• Multiple growth strategies: There are essentially three ways to grow your money in a LIRP. First, you can select a fixed interest option which historically has paid anywhere from 3% to 5% annually. Second, you could rely on the performance of the stock market through direct investments in mutual funds. While the opportunity for growth can be significant with this approach, the opportunity for loss can be just as significant as evidenced by the market collapse of 2008. The third approach is an Indexing Strategy. With this strategy, growth is linked to the performance of an external index, like the S&P 500 Index, with a floor of zero. That means if the index has positive performance, you participate in some of that performance. However, when the index is down, you get credited with 0% growth that year. Historical back-tested returns with this strategy have averaged between 7% to 9% which provides a safe but productive way to accumulate tax-free dollars for retirement.
• Tax-Free Retirement Income: Withdrawals of your basis in a LIRP or loans against the accumulated value in a LIRP is always tax free under current law.
• Long Term Care Coverage: You have access to account values within the LIRP to defray the costs of long term care.
• No legislative risk: If history serves as a model, should the government make changes to the LIRP, existing LIRP owners would be grandfathered and continue to enjoy benefits of the LIRP prior to any future changes.

So what does the acronym LIRP stand for? It stands for a Life Insurance Retirement Plan. Sounds like a bit of an oxymoron. However, all of the above features and uses of a LIRP can accrue to your benefit with a properly designed LIRP. By properly designed, I'm referring to a "Maximum Premium, Minimum Face, Maximum Accumulation" (MPMFMA) Cash Value Life Insurance Policy.

A MPMFMA Cash Value Life Insurance Policy is one where it's policy design is done in compliance with existing tax laws. This allows you to put in the maximum amount of premium into the policy to purchase the absolute minimum amount of life insurance face value or death benefit, which in turns allows you to benefit from maximum accumulation of the cash value in that policy. Designed this way, a MPMFMA Cash Value Life Insurance Policy allows you to enjoy all of the above features and uses of the LIRP at a cost that is very consistent with other places you currently have your money parked. The expenses within the LIRP can cost as little as 1% of the annual account balance over the life of the program. And, that's less than the average annual expenses in the typical 401k per USA Today. http://usatoday30.usatoday.com/money/perfi/retirement/2009-08-24-401k-retirement-savings-fees_N.htm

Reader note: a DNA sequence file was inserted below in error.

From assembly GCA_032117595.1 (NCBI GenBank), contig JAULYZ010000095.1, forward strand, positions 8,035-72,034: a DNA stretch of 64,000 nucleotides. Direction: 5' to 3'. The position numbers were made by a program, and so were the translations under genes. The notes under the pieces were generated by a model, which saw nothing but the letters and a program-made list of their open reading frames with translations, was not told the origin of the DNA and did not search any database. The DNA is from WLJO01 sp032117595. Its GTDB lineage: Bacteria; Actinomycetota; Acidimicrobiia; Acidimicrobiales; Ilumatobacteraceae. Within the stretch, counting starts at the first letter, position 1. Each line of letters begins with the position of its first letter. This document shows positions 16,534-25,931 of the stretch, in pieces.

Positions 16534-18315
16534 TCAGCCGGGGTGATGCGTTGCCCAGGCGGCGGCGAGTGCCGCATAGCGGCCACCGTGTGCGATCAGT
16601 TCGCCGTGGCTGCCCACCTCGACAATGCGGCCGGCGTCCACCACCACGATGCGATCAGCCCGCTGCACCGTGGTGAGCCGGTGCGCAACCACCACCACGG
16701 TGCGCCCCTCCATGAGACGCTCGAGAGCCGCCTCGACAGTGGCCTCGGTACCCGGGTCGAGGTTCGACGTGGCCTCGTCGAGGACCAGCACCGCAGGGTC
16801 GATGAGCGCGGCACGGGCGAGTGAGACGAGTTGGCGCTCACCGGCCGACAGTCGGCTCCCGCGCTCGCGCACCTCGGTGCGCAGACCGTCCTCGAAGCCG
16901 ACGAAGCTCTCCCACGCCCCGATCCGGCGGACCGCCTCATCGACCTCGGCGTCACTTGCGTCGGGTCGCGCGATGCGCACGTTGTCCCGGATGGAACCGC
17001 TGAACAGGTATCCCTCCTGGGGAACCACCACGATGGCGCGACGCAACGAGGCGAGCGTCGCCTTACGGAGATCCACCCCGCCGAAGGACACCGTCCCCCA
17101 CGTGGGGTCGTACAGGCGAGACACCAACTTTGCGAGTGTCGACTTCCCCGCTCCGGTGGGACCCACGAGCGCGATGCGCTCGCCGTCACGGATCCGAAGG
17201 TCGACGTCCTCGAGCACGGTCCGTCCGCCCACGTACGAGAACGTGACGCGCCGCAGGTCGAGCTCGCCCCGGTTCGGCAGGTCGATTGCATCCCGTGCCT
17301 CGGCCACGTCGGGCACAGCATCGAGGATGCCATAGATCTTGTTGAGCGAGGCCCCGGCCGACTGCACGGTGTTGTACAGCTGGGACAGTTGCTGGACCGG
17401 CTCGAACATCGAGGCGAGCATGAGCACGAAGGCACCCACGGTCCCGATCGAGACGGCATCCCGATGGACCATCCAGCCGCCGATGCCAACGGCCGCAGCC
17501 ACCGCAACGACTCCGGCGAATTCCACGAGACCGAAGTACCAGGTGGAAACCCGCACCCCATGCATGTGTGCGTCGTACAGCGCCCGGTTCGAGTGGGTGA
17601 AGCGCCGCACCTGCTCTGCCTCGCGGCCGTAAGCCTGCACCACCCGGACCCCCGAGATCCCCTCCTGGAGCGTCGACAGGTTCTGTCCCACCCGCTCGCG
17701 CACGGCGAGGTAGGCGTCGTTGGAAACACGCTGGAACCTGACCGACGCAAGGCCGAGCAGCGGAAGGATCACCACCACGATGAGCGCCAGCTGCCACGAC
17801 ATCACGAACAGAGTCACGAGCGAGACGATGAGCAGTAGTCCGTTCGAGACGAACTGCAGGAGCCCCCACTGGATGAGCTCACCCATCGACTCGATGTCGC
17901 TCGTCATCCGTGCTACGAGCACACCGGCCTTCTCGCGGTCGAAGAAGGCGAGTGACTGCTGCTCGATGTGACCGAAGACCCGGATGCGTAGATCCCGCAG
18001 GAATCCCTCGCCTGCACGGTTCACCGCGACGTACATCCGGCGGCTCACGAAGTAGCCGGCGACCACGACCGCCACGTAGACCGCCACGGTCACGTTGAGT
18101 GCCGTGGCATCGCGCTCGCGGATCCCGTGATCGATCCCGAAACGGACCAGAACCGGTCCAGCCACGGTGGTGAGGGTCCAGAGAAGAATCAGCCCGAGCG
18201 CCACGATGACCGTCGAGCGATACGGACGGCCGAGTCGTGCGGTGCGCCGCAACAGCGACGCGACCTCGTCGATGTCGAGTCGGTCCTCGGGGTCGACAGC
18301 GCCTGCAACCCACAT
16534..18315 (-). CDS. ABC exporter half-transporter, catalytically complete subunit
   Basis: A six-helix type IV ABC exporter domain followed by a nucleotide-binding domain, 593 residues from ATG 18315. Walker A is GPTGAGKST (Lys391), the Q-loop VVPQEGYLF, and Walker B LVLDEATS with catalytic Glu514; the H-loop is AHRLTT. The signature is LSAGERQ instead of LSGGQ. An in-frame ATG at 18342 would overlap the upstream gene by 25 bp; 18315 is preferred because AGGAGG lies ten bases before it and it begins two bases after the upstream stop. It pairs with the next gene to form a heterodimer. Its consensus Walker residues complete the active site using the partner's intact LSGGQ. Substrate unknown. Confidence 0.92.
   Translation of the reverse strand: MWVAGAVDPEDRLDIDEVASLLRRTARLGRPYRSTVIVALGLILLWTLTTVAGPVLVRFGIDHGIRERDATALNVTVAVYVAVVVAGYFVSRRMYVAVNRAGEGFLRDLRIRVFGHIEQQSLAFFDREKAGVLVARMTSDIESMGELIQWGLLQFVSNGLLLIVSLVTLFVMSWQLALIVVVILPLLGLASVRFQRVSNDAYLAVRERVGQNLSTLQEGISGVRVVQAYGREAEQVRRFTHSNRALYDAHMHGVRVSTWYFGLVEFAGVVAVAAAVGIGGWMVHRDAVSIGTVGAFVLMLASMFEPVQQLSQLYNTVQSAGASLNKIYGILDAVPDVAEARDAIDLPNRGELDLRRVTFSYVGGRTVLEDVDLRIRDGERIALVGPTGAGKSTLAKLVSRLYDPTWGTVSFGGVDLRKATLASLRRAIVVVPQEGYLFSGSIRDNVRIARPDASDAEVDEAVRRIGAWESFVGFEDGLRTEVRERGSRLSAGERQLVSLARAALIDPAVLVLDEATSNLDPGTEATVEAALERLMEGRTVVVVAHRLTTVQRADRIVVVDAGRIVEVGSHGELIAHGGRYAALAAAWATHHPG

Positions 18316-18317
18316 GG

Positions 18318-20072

The LIRP, when designed properly, can be as flexible to your financial planning goals as baking soda can be to the average household. While this article does not address all of the uses and features of the LIRP, enough has been covered to at least whet your appetite for the LIRP. And, if you were ever looking for a turbo charged ROTH IRA without the limitations, the LIRP may just be the answer.

Now that you know what a LIRP is, there should be little reason not to own one. Owning a LIRP can help you win the money game and enjoy a totally income tax-free retirement!

Best Selling Author and Financial Strategist Ike Ikokwu gets it. He's walked through the same fire that most of us are walking through right now - the disappearing nest egg, the investment returns that never happen, and the house with the white picket fence that's worth less now than it was when we bought it. Through experience, education, and a lot of hard work, Ikokwu has survived the American Dream turned financial nightmare. He has discovered that most of us are following 9 specific financial myths he calls the "Mom and Dad Plan," and these inadvisable, yet staple, beliefs have us on a collision course with financial disaster. For access to his best-selling book and other financial products to help you avoid the collision course with financial disaster, visit him on the web at www.ikeikokwu.com

1 An equity indexed-based LIRP, at preferred rates, using a minimum non-MEC face amount of $173,161, an increasing death benefit option, a $10,000 annual premium for 15 years, and an 8% rate of growth, has an internal rate of return in year 25 of 6.99%, or average annual fees of 1.01%.

Content concerning financial matters, trading or investments is for informational purposes only and should not be relied upon in making financial, trading or investment decisions.